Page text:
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  • MTKJ Quartet “Making Room For Spaces” [Nine Winds]

    Like ROVA, MTKJ feels so strongly bout the connection between
    members that they’re all in for a letter and all in for the
    long haul. (Well ROVA stuck with it even when it became ROAA)
    Anyways this is NOT your father’s West Coast jazz, nothing
    as sunny as a convertible drive by the beach, instead we’re
    looking over the edge of windy, desolate seaside cliff. We’re
    treated to stellar composition, utilizing dramatic pauses
    (tightened by Paul Kikuchi’s snare rolls) and major thematic
    shifts, check out the 3 minute mark into the leadoff track!
    Just gorgeous, later that same piece sounds like Salt Peanuts
    are mixed in. Composition includes other moments of homage
    along with setting up great dual play between Kris Tiner’s
    trumpet and Jason Mears’ reeds. Everyone gets a chance to
    solo shine, including bassist Ivan Johnson who can tiptoe tap
    on the great intro to #4, or get rubbery as he desends down
    the end of the final cut, leading a Mears landing. The album
    title speaks volumes in the silence these guys keep alive
    like fragile bubbles in convoluted metal sculpture pulled
    through a soap rinse. Gaze with your ears.

  • Reviewed by Thurston Hunger on December 8, 2004 at 4:40 pm
  • Filed as Format,CD,Jazz
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  • Nomo – ?Nomo? – [Ypsilanti Records]

    Nomo is a 17-piece band from Ann Arbor, Michigan led by composer/arranger/saxophonist/etc. Elliot Bergman. This is their first full-length release, released in May, 2004. And it was produced by Warn Defever of His Name Is Alive. Nomo has also released an EP previously, 2 songs of which are on this release.

    From the tight horn section opening to the woman singing ‘la la la? fade out, this CD is great all the way through. It is Afrobeat/Afropop that leans variously towards jazz, reggae, space rock, and other genres. Fela Kuti is the spiritual godfather of this band. Think of them as a jazzier Antibalas that doesn’t want to execute Bush’s cabinet.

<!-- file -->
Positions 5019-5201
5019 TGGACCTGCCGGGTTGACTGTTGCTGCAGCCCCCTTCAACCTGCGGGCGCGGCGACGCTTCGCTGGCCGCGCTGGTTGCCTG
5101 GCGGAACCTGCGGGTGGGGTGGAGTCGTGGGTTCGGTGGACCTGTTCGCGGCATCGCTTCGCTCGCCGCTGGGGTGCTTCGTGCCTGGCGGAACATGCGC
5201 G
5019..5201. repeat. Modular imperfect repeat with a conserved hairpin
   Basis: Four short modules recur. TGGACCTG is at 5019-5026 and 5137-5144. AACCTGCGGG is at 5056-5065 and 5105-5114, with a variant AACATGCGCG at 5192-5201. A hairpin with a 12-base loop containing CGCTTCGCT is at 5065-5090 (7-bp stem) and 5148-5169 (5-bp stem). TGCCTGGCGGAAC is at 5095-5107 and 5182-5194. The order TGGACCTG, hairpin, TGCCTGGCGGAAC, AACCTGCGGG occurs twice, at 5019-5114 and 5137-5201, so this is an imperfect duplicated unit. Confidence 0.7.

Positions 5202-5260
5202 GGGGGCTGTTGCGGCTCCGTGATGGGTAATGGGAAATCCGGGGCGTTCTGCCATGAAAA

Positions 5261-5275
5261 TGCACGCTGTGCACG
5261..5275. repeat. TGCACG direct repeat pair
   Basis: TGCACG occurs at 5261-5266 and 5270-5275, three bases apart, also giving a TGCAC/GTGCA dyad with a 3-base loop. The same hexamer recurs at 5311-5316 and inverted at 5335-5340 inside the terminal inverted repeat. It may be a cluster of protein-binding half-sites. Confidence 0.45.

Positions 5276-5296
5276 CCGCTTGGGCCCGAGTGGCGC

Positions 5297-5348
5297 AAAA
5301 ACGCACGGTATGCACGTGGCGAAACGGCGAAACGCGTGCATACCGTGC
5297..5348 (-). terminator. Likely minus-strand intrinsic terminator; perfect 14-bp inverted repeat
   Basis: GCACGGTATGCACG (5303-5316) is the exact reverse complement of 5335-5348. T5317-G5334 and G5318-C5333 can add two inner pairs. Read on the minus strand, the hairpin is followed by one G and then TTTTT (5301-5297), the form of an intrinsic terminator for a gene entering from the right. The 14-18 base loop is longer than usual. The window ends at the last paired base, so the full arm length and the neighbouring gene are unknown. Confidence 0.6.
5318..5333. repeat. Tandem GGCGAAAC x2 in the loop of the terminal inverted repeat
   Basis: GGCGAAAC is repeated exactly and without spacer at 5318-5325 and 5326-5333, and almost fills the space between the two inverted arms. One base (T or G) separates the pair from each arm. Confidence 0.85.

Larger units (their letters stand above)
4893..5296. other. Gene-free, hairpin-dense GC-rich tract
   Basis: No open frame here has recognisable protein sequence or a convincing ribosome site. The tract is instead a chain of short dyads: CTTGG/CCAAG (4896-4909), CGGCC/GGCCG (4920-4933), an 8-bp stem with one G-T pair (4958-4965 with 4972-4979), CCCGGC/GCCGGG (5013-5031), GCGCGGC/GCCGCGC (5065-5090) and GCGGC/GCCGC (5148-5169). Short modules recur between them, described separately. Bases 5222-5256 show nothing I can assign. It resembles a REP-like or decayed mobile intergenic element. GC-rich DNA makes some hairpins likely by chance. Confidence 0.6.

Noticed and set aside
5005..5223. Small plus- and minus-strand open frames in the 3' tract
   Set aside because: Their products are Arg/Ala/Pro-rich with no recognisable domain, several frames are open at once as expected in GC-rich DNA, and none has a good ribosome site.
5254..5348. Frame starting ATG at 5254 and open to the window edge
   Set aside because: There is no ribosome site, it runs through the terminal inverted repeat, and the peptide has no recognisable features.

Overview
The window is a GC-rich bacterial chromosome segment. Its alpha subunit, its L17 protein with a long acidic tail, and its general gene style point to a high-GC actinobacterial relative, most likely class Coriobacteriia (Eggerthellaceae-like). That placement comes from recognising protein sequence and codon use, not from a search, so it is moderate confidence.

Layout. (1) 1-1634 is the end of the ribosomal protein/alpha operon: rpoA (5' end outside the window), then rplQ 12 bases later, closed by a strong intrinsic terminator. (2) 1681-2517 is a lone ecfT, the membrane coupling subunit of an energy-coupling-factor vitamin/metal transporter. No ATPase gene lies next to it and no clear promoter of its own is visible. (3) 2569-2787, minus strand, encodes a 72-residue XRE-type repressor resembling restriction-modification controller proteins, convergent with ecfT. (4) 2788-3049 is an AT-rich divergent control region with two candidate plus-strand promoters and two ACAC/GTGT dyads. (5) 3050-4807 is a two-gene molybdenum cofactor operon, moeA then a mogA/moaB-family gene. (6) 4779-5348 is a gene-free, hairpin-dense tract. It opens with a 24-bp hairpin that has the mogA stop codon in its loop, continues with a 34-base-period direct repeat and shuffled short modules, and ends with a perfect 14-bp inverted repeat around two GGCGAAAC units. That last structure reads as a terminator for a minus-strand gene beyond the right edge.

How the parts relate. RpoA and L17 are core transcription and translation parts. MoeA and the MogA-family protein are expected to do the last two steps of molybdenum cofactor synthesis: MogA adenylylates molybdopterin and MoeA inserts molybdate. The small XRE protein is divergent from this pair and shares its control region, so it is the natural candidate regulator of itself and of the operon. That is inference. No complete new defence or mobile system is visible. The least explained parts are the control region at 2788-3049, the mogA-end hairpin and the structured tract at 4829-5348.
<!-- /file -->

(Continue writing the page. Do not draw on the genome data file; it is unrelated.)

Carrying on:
It’s amazing that this many musicians (4 percussionists, 6 horns, several guitarists) trying to meld this many styles is anything other than a big mess of ‘world music.’ Instead they are tight, keeping a steady beat and theme going while different instruments (sax, fuzz guitar, Fender Rhodes) solo over the top.

    All tracks except for 4 and 10 are instrumentals.

    –Hunter Gatherer

  • Reviewed by Hunter Gatherer on December 1, 2004 at 4:02 am
  • Filed as A Library,CD
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  • [coll] Relics: A Transmat Compilation – [Buzz] – 33 rpm

    ‘From Belgium to Detroit – with respect? it says on this LP, a re-release by Belgium’s Buzz Records of this compilation of early Detroit techno music.

    It was originally released in 1992 on Derrick May’s Transmat label, and it covers Detroit techno from 1986 to 1990 with tracks from Carl Craig (Psyche, BFC), Juan Atkins (Model 500), and mostly Derrick ‘Mayday? May (Rhythim [sic] is Rhythim [sic]) who has over half the tracks on this album.

    Some of Mr. May’s tracks hadn’t been released before or even been given titles. They show up titled as ‘A Relic? or ‘Another Relic.’ In between each track is a weird little ‘interval? less than a minute in length performed by Messrs. May and Craig.

    The artists on this album were influenced by Alvin Toffler, and in Detroit in the late 80s the decline of the Second Wave was more than a abstract concept. Amid the decay they created a musicical version of the Third Wave, in which man and machine (in this case a Roland synthesizer) would merge and form something far funkier than the sum of its parts. The use of the word techno to describe the music was lifted from the techno rebels in Toffler’s book Future Shock.

    All tracks are instrumental and entirely synth-generated. The beats are relentless, and everything else – melody, synth-strings, chords – are merely there to support the beat.

    –Hunter Gatherer

  • Reviewed by Hunter Gatherer on December 1, 2004 at 4:02 am
  • Filed as 12-inch,A Library